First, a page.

Pearl keeps Vols calm

There's an unmistakable irony in the life of Tennessee basketball coach Bruce Pearl: He spends each game going off like a Roman Candle on the Fourth of July, yet he wants his players to remain cool, calm and collected.

This was evident in a behind-the-scenes look at the Vol skipper which showed up on a recent episode of "SEC TV."

Tennessee was riding its only three-game losing streak of the Pearl era last Jan. 20 when the Vols hosted South Carolina. All three losses were on the road (at Vanderbilt, at Ohio State, at Auburn) and all three were close (82-81, 68-66 and 83-80) but some fans were beginning to fret a bit. That made Pearl's pep talk prior to the South Carolina game vitally important. He had to keep the pessimism beginning to surface in the fan base from infecting his players.

With the SEC TV cameras rolling, Pearl set about calming the Vols' nerves and rebuilding their confidence. The first step in that quest was to establish that the game was not a "must-win" situation.

"It's all about getting better. That's all it's about," he said. "Every time out is an opportunity to get better. Some teams don't, and those teams fade. Some teams do, and those teams win championships. That's what it's all about.

"We take what we've got right now, and we throw it out there against South Carolina ... as long as we understand that, whatever we do today, tomorrow's got to get better, and the next day. We've got to keep building on it."

Mindful that his players had heard some of the negative rumblings that occurred during their three-game losing streak, Pearl touched briefly on that subject.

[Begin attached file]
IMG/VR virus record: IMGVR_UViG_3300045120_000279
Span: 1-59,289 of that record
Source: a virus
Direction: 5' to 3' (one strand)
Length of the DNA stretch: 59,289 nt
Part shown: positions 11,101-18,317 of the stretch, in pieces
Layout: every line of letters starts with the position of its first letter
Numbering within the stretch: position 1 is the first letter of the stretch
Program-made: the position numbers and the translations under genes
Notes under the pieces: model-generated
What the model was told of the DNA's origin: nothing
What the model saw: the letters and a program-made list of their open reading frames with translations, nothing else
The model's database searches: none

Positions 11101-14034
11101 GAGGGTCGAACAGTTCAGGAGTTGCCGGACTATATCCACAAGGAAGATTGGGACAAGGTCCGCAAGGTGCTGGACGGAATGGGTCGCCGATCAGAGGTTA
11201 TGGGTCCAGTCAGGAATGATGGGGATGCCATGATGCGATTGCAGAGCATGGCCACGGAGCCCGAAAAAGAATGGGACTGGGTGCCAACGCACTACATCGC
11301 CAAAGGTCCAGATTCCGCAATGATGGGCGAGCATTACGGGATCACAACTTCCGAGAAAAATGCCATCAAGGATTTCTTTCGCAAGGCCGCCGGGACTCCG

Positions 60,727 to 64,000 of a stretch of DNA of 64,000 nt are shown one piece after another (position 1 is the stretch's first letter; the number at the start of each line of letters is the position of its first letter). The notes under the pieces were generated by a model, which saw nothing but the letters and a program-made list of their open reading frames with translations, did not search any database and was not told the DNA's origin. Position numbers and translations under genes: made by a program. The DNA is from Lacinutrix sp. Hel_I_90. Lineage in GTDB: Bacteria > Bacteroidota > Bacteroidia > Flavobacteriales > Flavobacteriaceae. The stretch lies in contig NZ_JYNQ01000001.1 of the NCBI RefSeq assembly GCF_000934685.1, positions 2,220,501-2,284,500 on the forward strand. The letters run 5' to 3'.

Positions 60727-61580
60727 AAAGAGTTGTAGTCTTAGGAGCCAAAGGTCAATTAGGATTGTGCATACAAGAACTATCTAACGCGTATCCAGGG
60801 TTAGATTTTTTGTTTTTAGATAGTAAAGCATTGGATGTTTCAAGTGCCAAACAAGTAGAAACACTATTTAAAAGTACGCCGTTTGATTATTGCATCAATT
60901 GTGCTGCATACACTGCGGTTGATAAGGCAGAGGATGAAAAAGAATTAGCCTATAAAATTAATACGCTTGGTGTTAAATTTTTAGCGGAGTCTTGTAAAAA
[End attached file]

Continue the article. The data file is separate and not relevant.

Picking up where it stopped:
"Our mettle has been tested," he said. "We've lost a few games, and a bunch of people are panicking. Ain't nobody in this room panicking."

Sure enough, the Vols didn't panic. Despite a scoreless first half by All-America guard Chris Lofton, they led the Gamecocks 33-22 at intermission. Pearl opened his halftime talk with congratulations, then ordered his troops to play the final 20 minutes as if they were dealing with a double-digit deficit instead of a double-digit lead.

"Great job defensively," he said. "What are we down? We're down 10. We're not up nine. We're not up two. We're not up anything. We're down 10.

"What would our attitude in the locker room be right now if we were down 10? How would we be talking about guarding if we were down 10? How about rebounding if we're down 10? Let's start the second half like we're down 10. Great job. Twenty (minutes) to play."

Lofton hit two quick baskets at the start of the second half, then suffered a severe ankle sprain that would cause him to miss the game's final 18 minutes and 11 seconds. Still, the Vols didn't panic. They showed just enough poise to hang on for a 64-61 victory.


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